Henry Fonseca

There are several different factors to consider when thinking about protecting your data. The subject can be complex and usually involves multiple parties.

Let’s begin with a simple thought exercise. Think about how much personal information you share on a day-to-day basis, online or otherwise. Consider who and what you interact with; applications, devices, websites, humans, corporations, etc. How much time do you spend thinking who has access to your data and what they could do with it? What are some of the things that you do to ensure you are protecting your valuable information?


News from HPE’s NonStop Enterprise Division

Prashanth Kamath U

We are in the middle of 2019 already!! I guess a large part of the northern hemisphere is awaiting the onset of summer. Global warming and El Nino are posing twin challenges to our lives with rising temperatures and scarce or untimely rainfall. Here in Bangalore – India where I work, the summer has just gone past without much heat (sigh!!) but the rain is playing hide and seek.

Expanding NonStop Opportunities

Expanding NonStop Opportunities

Ron Thompson

Increasing business relevance and revenue on an ongoing basis is very challenging. For proof, look at the increasing number of companies dropping off the Fortune 500 list. And even for some established companies still on the list with shrinking valuations, it’s clear digital transformation to successfully address new opportunities and increasing business demands is difficult.

Nonstop Trends and Wins

NonStop Trends & Wins

Justin Simonds

Everyone and every company seem to be designing for the cloud. Of course “the Cloud” means different things to different people but in general I think we can agree that when the term comes up it means something like Amazon or Azure. One has the capability of quickly bringing up compute resources including servers, storage and networking. One will only be charged for what one uses and for how long it is used. One can stop anytime. The presumption is that this is much better than owning resources and having them sit idle, or at least not fully utilized. As usual, people want something that is available whenever they want it for as inexpensively as possible. For that they are willing to accept some risks including availability, security and an eventual, not immediate, database consistency. It is good, perhaps not great, but solidly good. NonStop is looking for customers and businesses that require great. NonStop has a long history of interfacing to “the Cloud”. In the early days Keith Moore and I were discussing the ‘Silver-Lining Architecture’ to protect resources that were on the cloud. This developed later into GuardianAngel where NonStop’s Pathway monitors were running serverclasses off platform and in the public cloud while still being controlled by NonStop with the inherent advantages of Pathmon – scale up (more instances) if response time started to slack off. Recovery in some instances failed. Automatic shutdown of instances as load decreased. Now with virtual NonStop we have real integration with a cloud, not ‘The Cloud’ (public), but a cloud (private) by allowing NonStop instances to be spun up, with several configuration requirements, but spun up nonetheless.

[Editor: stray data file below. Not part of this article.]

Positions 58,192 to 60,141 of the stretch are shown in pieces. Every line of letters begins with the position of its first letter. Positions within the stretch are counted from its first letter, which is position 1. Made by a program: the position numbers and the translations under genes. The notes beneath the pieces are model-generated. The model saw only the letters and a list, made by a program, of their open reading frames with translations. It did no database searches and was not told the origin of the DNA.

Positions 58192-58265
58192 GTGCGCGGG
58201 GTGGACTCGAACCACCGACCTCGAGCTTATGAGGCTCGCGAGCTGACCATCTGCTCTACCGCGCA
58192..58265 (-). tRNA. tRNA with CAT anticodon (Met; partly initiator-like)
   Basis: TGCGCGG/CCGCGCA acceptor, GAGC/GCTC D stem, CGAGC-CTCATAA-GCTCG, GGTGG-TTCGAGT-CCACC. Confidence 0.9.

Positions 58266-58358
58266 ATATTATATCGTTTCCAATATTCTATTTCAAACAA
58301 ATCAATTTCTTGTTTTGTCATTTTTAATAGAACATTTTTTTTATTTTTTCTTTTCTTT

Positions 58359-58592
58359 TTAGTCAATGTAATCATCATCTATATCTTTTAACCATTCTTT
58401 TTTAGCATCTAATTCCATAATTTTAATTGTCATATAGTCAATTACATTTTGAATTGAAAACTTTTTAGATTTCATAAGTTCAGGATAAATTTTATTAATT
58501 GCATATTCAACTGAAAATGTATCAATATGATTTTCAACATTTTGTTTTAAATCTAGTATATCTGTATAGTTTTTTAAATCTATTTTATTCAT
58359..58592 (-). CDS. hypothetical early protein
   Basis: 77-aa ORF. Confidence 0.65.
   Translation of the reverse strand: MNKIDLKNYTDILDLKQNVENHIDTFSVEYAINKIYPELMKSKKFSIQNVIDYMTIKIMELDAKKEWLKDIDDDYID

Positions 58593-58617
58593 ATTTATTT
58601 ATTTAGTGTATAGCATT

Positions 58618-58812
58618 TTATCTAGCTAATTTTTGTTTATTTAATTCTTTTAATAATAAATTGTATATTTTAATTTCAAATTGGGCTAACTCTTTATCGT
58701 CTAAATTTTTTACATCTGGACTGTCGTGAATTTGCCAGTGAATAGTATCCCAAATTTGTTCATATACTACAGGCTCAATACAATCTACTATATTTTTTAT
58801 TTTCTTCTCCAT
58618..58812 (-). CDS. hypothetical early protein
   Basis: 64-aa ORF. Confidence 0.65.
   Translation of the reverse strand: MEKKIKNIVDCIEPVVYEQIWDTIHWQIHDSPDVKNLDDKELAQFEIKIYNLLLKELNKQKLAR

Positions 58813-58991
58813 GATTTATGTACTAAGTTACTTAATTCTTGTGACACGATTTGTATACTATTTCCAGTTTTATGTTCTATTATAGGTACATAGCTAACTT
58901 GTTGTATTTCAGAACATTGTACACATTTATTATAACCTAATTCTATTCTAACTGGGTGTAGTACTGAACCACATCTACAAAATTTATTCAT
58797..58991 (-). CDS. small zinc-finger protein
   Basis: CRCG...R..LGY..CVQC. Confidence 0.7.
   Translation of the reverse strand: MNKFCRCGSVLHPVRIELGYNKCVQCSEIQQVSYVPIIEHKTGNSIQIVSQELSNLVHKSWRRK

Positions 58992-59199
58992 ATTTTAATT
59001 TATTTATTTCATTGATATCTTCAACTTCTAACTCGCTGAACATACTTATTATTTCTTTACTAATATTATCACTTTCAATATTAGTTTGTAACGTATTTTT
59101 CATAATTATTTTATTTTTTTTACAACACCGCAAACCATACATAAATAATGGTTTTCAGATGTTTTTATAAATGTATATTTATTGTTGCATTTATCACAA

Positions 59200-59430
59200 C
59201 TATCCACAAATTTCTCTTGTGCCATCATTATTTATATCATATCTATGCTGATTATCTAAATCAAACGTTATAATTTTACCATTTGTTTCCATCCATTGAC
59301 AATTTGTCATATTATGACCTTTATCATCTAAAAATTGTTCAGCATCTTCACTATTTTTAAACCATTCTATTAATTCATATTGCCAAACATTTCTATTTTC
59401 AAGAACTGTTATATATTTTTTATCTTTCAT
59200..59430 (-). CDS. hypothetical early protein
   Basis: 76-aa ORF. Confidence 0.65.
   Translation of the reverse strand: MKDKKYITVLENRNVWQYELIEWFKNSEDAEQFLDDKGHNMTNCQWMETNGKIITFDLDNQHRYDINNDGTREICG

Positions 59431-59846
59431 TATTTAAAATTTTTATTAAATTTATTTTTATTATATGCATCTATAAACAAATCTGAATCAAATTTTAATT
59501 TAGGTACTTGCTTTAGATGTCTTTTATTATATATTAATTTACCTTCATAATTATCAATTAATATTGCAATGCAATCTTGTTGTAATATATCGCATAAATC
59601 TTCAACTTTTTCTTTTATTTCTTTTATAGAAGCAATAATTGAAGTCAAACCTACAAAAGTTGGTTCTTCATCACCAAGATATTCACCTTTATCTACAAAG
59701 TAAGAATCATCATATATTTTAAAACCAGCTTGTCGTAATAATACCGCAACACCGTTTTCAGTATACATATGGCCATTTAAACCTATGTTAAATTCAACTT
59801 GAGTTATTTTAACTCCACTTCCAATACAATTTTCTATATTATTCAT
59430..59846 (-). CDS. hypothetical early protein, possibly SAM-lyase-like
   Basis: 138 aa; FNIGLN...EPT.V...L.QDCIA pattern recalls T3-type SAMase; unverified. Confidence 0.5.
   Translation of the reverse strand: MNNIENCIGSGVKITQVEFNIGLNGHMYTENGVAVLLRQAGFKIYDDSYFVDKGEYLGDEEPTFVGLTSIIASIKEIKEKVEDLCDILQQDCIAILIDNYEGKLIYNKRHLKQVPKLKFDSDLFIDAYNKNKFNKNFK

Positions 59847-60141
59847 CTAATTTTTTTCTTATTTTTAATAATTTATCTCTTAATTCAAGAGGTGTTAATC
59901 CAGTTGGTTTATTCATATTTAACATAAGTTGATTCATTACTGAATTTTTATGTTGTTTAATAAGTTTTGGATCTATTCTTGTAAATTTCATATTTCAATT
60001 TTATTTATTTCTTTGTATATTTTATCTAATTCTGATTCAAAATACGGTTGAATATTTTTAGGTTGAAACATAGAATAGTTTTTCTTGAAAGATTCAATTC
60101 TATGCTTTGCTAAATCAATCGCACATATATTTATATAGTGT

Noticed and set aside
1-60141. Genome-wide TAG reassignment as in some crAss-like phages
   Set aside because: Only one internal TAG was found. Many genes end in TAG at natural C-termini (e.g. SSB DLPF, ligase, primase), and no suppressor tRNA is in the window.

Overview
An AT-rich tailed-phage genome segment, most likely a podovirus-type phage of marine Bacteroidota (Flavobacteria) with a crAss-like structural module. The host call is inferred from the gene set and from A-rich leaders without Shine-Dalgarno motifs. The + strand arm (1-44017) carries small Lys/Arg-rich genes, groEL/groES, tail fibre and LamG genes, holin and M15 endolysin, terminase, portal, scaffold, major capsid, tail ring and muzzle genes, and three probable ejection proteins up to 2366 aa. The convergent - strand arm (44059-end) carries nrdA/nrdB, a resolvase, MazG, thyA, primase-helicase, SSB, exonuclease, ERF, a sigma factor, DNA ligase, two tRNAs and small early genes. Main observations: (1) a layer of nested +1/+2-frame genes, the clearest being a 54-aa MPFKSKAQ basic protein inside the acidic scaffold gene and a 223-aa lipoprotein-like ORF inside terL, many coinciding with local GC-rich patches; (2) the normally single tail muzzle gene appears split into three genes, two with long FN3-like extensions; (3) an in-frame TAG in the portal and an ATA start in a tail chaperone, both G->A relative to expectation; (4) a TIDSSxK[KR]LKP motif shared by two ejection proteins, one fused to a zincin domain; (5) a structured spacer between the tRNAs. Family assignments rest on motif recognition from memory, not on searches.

NonStop Migration: Should you stay or should you go?

Karen Copeland

In 1982, a band called THE CLASH sang, “Should I stay or should I go now? If I go, there will be trouble, and if I stay it will be double . . .” and it’s possible some NonStop customers may think it is better to stay on the NonStop i boat rather than migrate but over time that decision will cause them to miss out on new features and enhancements coming to the NonStop X product line. HPE NonStop recently announced the end of sales for NonStop i, our Itanium product line and of course it’s natural that customers are starting to ask if it’s time to migrate and to contemplate what the effort to migrate might involve.


Big Breaches, Big Data, Big Context How to Empower the Next Generation of Security Threat Detection

Steve Tcherchian

It can take months or even years before a data breach is detected. The latest statistics from Ponemon Institute’s 2018 Cost of Data Breach Report outlines that it takes an average of 197 days to identify a breach. That means someone is in your network, on your systems, in your applications for over six months before they’re detected, IF they’re detected. That’s six months! On the higher end of the same report, there are companies that have been breached for years before they realize it. For example, sources indicate the Marriott data breach occurred back in 2014, but it was not disclosed until 2018. The scale of that breach is still being evaluated and it seems to get bigger and more impactful as more information is discovered.